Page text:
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Britain and Korea in the providence


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Britain and Korea in the providence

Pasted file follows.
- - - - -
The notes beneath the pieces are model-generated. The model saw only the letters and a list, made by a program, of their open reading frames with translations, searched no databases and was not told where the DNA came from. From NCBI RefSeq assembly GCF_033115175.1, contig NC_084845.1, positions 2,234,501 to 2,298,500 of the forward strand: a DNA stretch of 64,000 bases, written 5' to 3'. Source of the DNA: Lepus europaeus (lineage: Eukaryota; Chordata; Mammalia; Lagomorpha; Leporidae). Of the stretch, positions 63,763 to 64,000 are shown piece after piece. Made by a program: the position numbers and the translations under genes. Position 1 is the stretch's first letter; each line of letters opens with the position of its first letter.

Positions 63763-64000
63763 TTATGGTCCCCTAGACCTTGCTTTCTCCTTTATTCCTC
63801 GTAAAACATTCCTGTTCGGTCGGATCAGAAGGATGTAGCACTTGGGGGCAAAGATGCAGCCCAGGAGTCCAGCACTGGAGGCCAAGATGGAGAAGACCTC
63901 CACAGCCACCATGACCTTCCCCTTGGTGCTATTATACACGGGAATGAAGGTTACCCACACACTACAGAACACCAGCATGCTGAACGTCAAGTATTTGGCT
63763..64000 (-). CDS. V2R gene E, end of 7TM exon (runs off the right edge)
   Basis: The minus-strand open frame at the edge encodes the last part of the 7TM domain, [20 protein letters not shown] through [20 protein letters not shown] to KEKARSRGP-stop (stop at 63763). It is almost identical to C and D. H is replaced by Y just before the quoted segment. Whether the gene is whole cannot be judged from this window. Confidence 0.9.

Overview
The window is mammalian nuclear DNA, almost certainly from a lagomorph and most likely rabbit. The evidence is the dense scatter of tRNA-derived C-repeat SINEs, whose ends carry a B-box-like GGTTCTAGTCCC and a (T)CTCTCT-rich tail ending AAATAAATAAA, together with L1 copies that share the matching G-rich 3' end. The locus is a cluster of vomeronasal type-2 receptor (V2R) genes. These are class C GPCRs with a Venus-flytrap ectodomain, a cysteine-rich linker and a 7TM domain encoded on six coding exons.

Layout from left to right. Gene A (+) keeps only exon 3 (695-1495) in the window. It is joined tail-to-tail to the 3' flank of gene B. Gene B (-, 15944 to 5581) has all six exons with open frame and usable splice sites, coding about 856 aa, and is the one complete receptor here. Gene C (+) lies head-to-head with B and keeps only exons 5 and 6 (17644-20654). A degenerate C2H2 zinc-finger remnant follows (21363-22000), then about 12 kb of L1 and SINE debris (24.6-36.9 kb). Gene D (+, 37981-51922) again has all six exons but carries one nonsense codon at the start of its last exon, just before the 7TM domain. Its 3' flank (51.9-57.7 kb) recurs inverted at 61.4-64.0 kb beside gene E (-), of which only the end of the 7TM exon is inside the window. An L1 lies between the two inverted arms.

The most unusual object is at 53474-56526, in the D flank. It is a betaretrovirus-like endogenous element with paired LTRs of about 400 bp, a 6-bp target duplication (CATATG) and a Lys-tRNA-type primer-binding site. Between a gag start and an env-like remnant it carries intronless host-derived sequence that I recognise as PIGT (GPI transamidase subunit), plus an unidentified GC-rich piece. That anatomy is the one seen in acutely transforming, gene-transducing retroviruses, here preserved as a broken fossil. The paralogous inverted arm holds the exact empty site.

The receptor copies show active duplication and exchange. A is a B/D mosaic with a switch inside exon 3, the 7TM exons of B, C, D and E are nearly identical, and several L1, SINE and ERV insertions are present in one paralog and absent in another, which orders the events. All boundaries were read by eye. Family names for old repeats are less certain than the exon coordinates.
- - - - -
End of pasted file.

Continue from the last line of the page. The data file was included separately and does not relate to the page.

1. 1. The messiah should have married an English princess<br />In one of his passing comments at the ODP workshop, Reverend Eu said that Father Moon should have married an English lady, and that his wedding should have been arranged by the Queen of England. Obviously that didn’t happen, but it set me to thinking about how it could have happened and why it didn’t happen.<br />One of the most troubling questions for me has been the allegation that Britain had an important role to play in God’s providence, namely that of the Eve nation, but had somehow failed and thus lost its position. Rev Eu reiterated this – after the Second World War the victorious nations should have ‘connected’ to Father and on that foundation the kingdom of heaven could have been quickly established. However Britain didn’t connect and so ‘failed’. But I have never been able to accept that Britain failed as Britain in my opinion never had the opportunity to succeed under this scenario. Father didn’t, as far as I can tell, ever have any meaningful contact with Britain. <br />I think there was a possible way for Father to have met and married a prominent English Christian. In 1902 Britain made an alliance with Japan that enabled Japan to occupy Korea. This was to thwart the ambitions of Russia who also wanted to control Korea. Britain was trying to stop the eastward expansion of the Russian Empire. However, if Britain had been able to make Korea a British protectorate the outcome would have been very different. For example, instead of 40 years of oppression and attempted cultural extermination under Japanese occupation, Korea would have been ruled in an enlightened manner, Christianity would have been encouraged along with a liberal educational system, an uncorrupt civil service, the rule of law and the basic institutions of civil society including a love of freedom. Young scholars from the leading families of the colonies and protectorates of the British Empire, such as Nehru and Gandhi, were sent to school in England and often went on to university before returning to their own countries. It is not hard to imagine that Father, coming from a prominent family, would had the opportunity to come here to study at Eton or Harrow. In such a world it would have been easy for Father to have entered the highest social circles and even come into contact with the royal family. One knows that Father, being Father, would have made a very favourable impression and . . . . well the sky would have been the limit. A useful bonus for all of us of course would have been that Father would have learned to speak English fluently. Unfortunately it is hard, given the geo-political circumstances at the time, to imagine how or why Britain would have made Korea a protectorate as Koreans had violently rebuffed all earlier western attempts to make contact.<br />However, had Father married a prominent English Christian this would have produce a couple which would have naturally embodied and integrated the best of the East and West, it would have meant that the fruit of the Abel-type democracy that developed here: the rule of law, civil society, properly run institutions etc. would have been inherited and become the basis for Chung Il Guk.<br />Instead our polity is based on a very undeveloped, parochial, non-universal, tribal society. If Father should have married an English woman, but was unable to, we should perhaps recognise that the way things are is not the way God wanted things to be. In which case we should be making more effort in the Unification movement to inherit the Judeo-Christian foundation of Abel-type democracies such as the UK instead of thinking that something is best because it is Korean and that Korean political culture should be at the basis of Chung Il Guk whereas the way things are is, like much else, an accident of history.<br />Britain’s contribution to Korea’s development<br />Britain made many contributions to the providential development of Korea. For example, the Bible was translated into Korean by a Scottish Presbyterian, by the name of John Ross, who hailed from the small village of Balintore in Scotland. He became known as the father of the Korean church. In 1872 he went to China as a missionary and within a year was giving weekly sermons in Chinese and had built up a congregation of 100. In 1877, sponsored by the National Bible Society of Scotland, he started to translate the New Testament into Korean. He distributed it throughout the Korean community in Manchuria and many congregations spontaneously formed under the inspiration of the Holy Spirit. It was also taken by Korean converts into Korea itself where hundreds of churches were founded. Ross himself went to Seoul in 1887 to see for himself the fruit of his work. You can read more about Ross here Translation work was continued by the founding of the Seoul Bible House established in 1893 by the British and Foreign Bible Society. One of the main translators was the Anglican Bishop of Korea, Mark Napier Trollope, an ancestor of Ashley Crosswaite.<br />The first Protestant missionary to Korea was Robert Jermain Thomas who was born in Rhayadar, South Wales in 1839. His church in Hanover, Llanover, sent him out on mission and he went to China with the London Missionary Society. While teaching in Peking, he met some Korean traders and heard that there were Christians in Korea who didn’t have Bibles. These were Catholics who had been growing in number since 1770 when a Korean envoy to China brought some of Matteo Ricci’s texts back with him. The same year, 1865, he set off for Korea with Chinese Bibles as an agent for the National Bible Society of Scotland. He travelled through Korea heavily disguised as anyone found with a Bible could be beheaded by the authorities.<br />The following year Korea was threatened with invasion by Russia. Two Catholic Korean leaders suggested that the Prince Regent should consult the French Bishop, who was a secret resident, on the best way to respond. He suggested forming a triple alliance between England, France and Korea. The Prince Regent seemed open to this suggestion at first, but the anti-foreign (or anti-Christian) faction in the State Council prevailed and the bishop was  executed in March, 1866 marking the beginning of the great persecution, which lasted until 1871, during which about 8,000 Korean Catholics and some French priests were killed. This was merely the latest, if worst, in a series of intense persecutions. So the argument that Korea was qualified to be the nation of the return of Christ because it did not persecute Christianity has always been rather unconvincing.<br />Despite these events Thomas travelled on a British owned merchant schooner up the river to Pyungyang distributing Bibles along the way. After an altercation with the Korean authorities the vessel was attacked but Thomas leaped into the river giving out his last remaining Bibles while shouting “Jesus, Jesus”. He was arrested and gave his executioner his last Bible. A few days later an edict was issued threatening arrest for anyone found in possession of a Bible. Many were destroyed but some were gathered up and their pages used for wallpaper. After a while people started to read the texts on their walls and through this the Holy Spirit brought them to believe in Jesus as their Lord and Saviour and in this way a Presbyterian church was formed. You can read more about this here<br />So it would appear that Britain as the Eve and mother nation in God’s providence gave birth to Christianity in Korea, the third Israel. It also gave birth to the second Israel, the United States, and the first Israel in 1948. Unfortunately Britain was unable to do much more for Korea as contacts with westerners were violently rejected by the xenophobic Hermit Kingdom. Had Korea made an alliance with England and France it could have avoided 40 years of occupation by Japan. So perhaps it was Korea, not Britain, that failed to form the Adam-Eve-Archangel trinity and thus make a bridge to the messiah.<br />There is still more. In 1904 revival broke out at Moriah Chapel in Loughor, South Wales. It swept through the valleys and sparked off revival in parts of India. Word of the revival came to Christians in Pyungyang who were hungry for the Holy Spirit. Some of them set aside a week for fasting and prayer. Following a confession of sins there was an outpouring of the Holy Spirit and what came to be known as the Korean Pentecost began.<br />So it would appear that the Presbyterian faith that Father’s family came to adopt came from this country. Of course it would have been nicer if he had become an Anglican. We would have a much more beautiful and deeper liturgy than the present rather spare Presbyterian one combined with Korean folk traditions. Still, I imagine this was the reason Father sent the first overseas missionary, David S. Kim, to Swansea in South Wales in 1954. Perhaps he wanted our movement to connect with its spiritual roots. And if that’s what he wanted to do maybe we should too.<br />Who made the foundation to receive the messiah? <br />According to the Principle in order for the Messiah to be born both a foundation of faith and a foundation of substance need to be made. As we all know, this was established first by Jacob and Esau which is why eventually Jesus was born as a descendant of Jacob. Along the way there were a number of times when the messiah could have been born but wasn’t because the necessary conditions hadn’t been made. The reason why these conditions need to be made is actually very practical. The messiah comes to establish the kingdom of heaven by bringing a new and complete expression of truth bringing enlightenment, and forgiveness of sin and salvation through bringing rebirth into God’s lineage so that people know and feel that they are God’s sons and daughters. Of course this is quite radical stuff and the danger is that he will be rejected and killed. So it was important that a religious society should come into being which was also tolerant of people with new ideas no matter how controversial. This is more likely to happen when there is a tradition of accepting, respecting or at least tolerating ‘Abel-type’ people instead of persecuting, imprisoning and killing them. This why the focus in Judaism is not on believing the right thing, but behaving in the right way, namely observing the law. Thus the importance of the rule of law, not men. So that no matter how disagreeable and eccentric and obnoxious a person may be in his opinions, as long as he doesn’t break the law, he remains a free person protected by the law. This incidentally is what the word freedom means – free to do as one likes within the dom (dom is the old Anglo-Saxon word doom meaning law hence doomsday is judgement day).<br />In Palestine at the time of Jesus there were many different ‘Judaisms’ such the priestly caste focused on the Temple, the nationalistic Zealots, the Essenes, followers of John the Baptist, and at least two disputing parties amongst the Pharisees. This plurality of religious views and opinions is typically Jewish but it also created space for the messiah to come with his own ideas and compete for followers. Unity on the other hand would have meant uniformity and made it impossible for new ideas to have a chance. The main problem Jesus faced was that he was regarded as a political threat by the Jewish priestly class who were charged by the Romans with keeping the peace and stopping insurrection. The title ‘messiah’ had strong political overtones which is why Romans relished in executing them and why Jesus was crucified under the title “The King of the Jews.”<br />So who created the foundation for the lord of the second advent to be born? This had to be done on a much bigger level now, uniting Hebraism and Hellenism which are the Abel and Cain cultural streams respectively. This happened in the United Kingdom where there has been religious pluralism and freedom, more or less, for 300 years. Unlike the French enlightenment which took a decidedly atheistic turn, the great philosophers of the English enlightenment sought to achieve a synthesis between Christianity and philosophy and science. Thus the empiricist John Locke while also articulating and developing the theoretical basis of liberal democracy and religious toleration also published a book called Reasonable Christianity. One of the other great empiricists who also showed the limitations of rationalistic deism was Bishop Berkeley. Indeed the English enlightenment was quite religious and included several prominent churchmen such as John Wesley. In Scotland in what was known as the ‘Athens of the North’ there was a stunning constellations of great minds, all members of the Scottish enlightenment characterised by a thoroughgoing empiricism and practicality where the chief virtues were held to be improvement, virtue, and practical benefit for both the individual and society as a whole. The most well known are the gentle sceptic and empiricist philosopher David Hume and the economist Adam Smith, but there were many others as well such as Robert Burns and Francis Hutcheson. Although as individuals they were not particularly religious they all recognised the functional importance of religion for civilised society. This synthesis between Hebraism and Hellenism continued in the UK with the fruitful interaction of science and religion – Darwin’s ideas of evolution were readily accepted by most nineteenth century clergymen and Christian scientists – and the Christian origins of even socialism and the trade union movement which on the continent were associated with atheism.<br />Thus were the principles and traditions of a religious liberal democracy – the rule of law, due process, separation of powers and functions of government, freedom of speech, freedom of religion etc. – established and spread and multiplied throughout the English speaking world and planted in Korea after its liberation from Japan. Without this western oversight Korea would probably have become an oppressive, closed, xenophobic society again in which it is very doubtful that Father would have had a chance. So even though Father was persecuted in South Korea, he was not killed. Even if he was imprisoned unjustly, he was later released. In America too, even although Father was persecuted and even sent to prison under a miscarriage of justice, he was allowed to do whatever he liked within the law which protected him. Even though he was a foreigner he was not deported. No other country in the world in the past or present would have allowed a foreigner to do the sort of things Father has done in America. So the foundation to receive the messiah and enable the messiah to start and continue his work without being killed was established in Britain and multiplied and spread throughout the world.<br />Britain and the world wars<br />I guess I just have to work this thing out of my system – namely why Britain lost its position as the Eve nation in the providence of God. As an assiduous reader of the Principle will know, there is a providential significance attributed to the world wars of the twentieth century namely that they were Satan’s final fling of the dice to achieve world dominion based on his vision of how things should be. Pitted against the countries that sought to implement this vision were the Allies led by the English-speaking world.<br />So if we turn to WWI, Britain went to war with Germany, Austria-Hungary and the Ottoman Empire mostly due to a treaty to defend France if she was attacked. Now, there are a few British historians who think this was a mistake as Britain could have come to an arrangement with Germany allowing it to dominate the continent while Britain, protected by its navy, continued with its empire. This in Principle discourse would have meant ‘giving in to Satan’s temptation.’ Britain did not and in 1914 became embroiled in a European war again, this time to prevent Germany from dominating the continent. (The last one had been to prevent France under Napoleon from ruling Europe). After the war, Britain followed its traditional policy of supporting independence for the smaller countries, and liberalism and democracy where ever possible. The cost for Britain and its empire was considerable – 1,100,000 killed, over 2 million wounded and $35 billion spent. Normally in wars the victor ends up richer and more powerful. But the First World War was a pyrrhic victory leaving the UK culturally and economically weakened. But from a providential perspective the Allies, on God’s side, made the condition of indemnity and paid the price for the messiah to be born. Maybe that should be added to all the war memorials? Lest we forget. I guess those who lost their lives in this cause, who were mostly good Christians, can look down from the spiritual world and feel that their sacrifice had a meaning beyond what they could possibly have imagined.<br />Turning to WWII, again Britain became involved out of its own free will. Hitler did not want war with Britain as, for racial reasons, he saw her as a natural ally. Instead his search for Lebensraum was to be satisfied by going East, exterminating the Slavs and repopulating their lands with Germans. But Britain committed itself to the preservation of Poland and so when Hitler invaded Poland, Britain declared war on Germany. Again, there were influential elements in British society that admired Hitler and wanted to find an accommodation with Germany. But again Britain overcame the temptation to keep to itself, preserve its empire and make the necessary compromises with Nazi Germany. So Britain overcame ‘Satan’s temptation’ and sacrificed itself to defeat fascism and again liberate the nations of Europe. Of course this was something Britain and the empire could not do single handedly and in the later stages of the war the Soviet Union, and still later the United States, became involved making the ultimate victory possible. As after the Great War, Britain did not benefit economically but instead was left economically bankrupt as much of its imperial wealth had been ‘sold’ or ‘mortgaged’ to pay for the war. The national debt stood at 250% of GDP and took 50 years to pay off, mostly to the US. But, was this huge sacrifice of blood and treasure worth it? It did not benefit the UK directly. In many ways we won the war but lost the peace and are now a minor power. Still, the English-speaking world brought a hopefully long lasting peace to Europe through fostering the development of stable liberal democratic institutions on the continent. Also, from the providential point of view, the nations on God’s side made the condition of indemnity necessary to restore the ideal world, a world of freedom and democracy, creating the environment where God’s three blessings could be realised. This of course included the liberation of Korea from Japanese domination and thus created the environment for the messiah to be able to start his mission. Again, if the men and women who gave their lives in the Second World War know this, I am sure they will feel that they served their country, not only by preserving its freedom and independence, but also by giving their lives so that Britain could fulfill its mission as the Eve nation in the providence of God, making the condition of indemnity necessary for the messiah to start his mission.<br />So, to come back to the rather difficult question of Philip – why did Britain lose its position as Eve nation, a position it had held since the time of Jesus? Well, I asked Reverend Yoo and he told me what I had heard before. God did not transfer the position of Eve nation from Britain to Japan. It was Father himself who prayed and asked God to make Japan the Eve nation. He obviously had his reasons such as wanting to love and restore the enemy nation. Does it make any difference one might ask? Maybe not. Maybe it makes no difference whether a country is labelled the ‘Eve nation’ or not. Or maybe it does. If Father is who he claims to be, maybe God listens to him and maybe such things are an invisible reality. Maybe it means that the blessing, grace and responsibility that goes with having such a providential role is transferred from one country to another. Is this why God’s grace appears to have left Britain so that the churches are now empty? If that is the case, what is one to say to the men and women who gave their lives, paying the indemnity so that God’s providence for the Lord of the Second Advent could happen?<br />